Preventing Heel Pressure Ulcers
The heel and anklebone are the second and fifth most common sites for pressure ulcer development.1 Incorporating a heel pressure ulcer prevention protocol—along with early, aggressive implementation of pressure-reducing and pressure-relieving devices—has been proven to reduce the rate of heel pressure ulcers.2
The National Pressure Ulcer Advisory Panel (NPUAP) and European Pressure Ulcer Advisory Panel (EPUAP) guidelines recommend ensuring “that the heels are free of the surface of the bed…”3 The guidelines also state that “Heel-protection devices should elevate the heel completely (offload them) in such a way as to distribute the weight of the leg along the calf without putting pressure on the Achilles tendon.”3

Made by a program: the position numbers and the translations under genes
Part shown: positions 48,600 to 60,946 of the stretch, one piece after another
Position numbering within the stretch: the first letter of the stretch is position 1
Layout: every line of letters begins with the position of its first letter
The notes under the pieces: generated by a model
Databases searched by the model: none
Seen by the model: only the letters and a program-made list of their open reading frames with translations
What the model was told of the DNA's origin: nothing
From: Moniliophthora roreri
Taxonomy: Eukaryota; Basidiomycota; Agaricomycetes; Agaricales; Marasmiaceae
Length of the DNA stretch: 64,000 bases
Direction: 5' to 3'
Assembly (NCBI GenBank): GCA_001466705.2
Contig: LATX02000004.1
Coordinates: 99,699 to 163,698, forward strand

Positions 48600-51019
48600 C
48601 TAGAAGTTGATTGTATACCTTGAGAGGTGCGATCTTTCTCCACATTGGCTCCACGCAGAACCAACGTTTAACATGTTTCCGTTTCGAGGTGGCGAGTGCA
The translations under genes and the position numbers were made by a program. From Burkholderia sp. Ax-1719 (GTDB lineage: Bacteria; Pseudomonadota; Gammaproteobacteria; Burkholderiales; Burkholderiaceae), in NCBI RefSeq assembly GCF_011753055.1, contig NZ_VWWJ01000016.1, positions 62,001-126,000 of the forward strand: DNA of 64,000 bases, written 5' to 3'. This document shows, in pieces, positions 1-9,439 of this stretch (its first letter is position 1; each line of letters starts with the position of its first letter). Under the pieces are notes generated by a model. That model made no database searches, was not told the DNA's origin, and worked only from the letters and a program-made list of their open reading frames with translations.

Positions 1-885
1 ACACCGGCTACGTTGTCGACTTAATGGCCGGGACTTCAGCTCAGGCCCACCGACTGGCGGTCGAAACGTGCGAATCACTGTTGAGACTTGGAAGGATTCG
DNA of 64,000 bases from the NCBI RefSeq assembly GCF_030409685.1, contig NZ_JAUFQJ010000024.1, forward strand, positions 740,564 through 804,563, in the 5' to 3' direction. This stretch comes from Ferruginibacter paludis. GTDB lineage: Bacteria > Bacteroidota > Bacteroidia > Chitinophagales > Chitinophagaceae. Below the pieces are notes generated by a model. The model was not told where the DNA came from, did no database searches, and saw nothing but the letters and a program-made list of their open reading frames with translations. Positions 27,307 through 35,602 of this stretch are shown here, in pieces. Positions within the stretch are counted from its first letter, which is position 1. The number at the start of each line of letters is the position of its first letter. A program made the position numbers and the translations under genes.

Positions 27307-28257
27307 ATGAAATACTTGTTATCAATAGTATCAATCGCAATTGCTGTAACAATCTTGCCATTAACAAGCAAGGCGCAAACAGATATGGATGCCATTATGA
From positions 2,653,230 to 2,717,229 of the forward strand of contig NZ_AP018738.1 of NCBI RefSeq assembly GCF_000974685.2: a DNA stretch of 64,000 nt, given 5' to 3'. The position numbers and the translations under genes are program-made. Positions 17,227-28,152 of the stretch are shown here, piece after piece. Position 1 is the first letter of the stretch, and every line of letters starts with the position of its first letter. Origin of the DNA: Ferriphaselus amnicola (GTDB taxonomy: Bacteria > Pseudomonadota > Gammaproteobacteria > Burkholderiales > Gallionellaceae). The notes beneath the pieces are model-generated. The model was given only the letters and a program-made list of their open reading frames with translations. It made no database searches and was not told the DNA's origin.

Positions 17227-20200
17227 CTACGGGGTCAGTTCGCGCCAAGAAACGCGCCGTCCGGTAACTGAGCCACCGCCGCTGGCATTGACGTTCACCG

Implementing a protocol that keeps the heel offloaded in patients at risk for heel pressure ulcers is crucial. Heel pressure ulcers often take time to become visible—the NPUAP/EPUAP states that “the time between development of a pressure ulcer and the point when the ulcer becomes visible at the skin varies between several hours to three to five days.”3 This means that it is important to incorporate heel pressure-relieving devices before an ulcer is present, as it may have latent symptoms.